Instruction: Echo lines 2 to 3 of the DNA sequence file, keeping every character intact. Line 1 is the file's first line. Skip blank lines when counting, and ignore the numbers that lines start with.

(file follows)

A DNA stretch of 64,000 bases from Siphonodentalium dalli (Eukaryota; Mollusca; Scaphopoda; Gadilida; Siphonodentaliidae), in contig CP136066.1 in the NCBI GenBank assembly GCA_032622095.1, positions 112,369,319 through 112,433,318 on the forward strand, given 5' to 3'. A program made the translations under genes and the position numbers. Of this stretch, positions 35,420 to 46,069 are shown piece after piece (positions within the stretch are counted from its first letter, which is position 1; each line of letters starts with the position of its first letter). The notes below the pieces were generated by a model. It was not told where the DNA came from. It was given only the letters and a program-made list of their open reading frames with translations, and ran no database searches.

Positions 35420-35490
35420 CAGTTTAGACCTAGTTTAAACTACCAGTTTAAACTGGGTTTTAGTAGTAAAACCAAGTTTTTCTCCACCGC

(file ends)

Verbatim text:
Positions 35420-35490
35420 CAGTTTAGACCTAGTTTAAACTACCAGTTTAAACTGGGTTTTAGTAGTAAAACCAAGTTTTTCTCCACCGC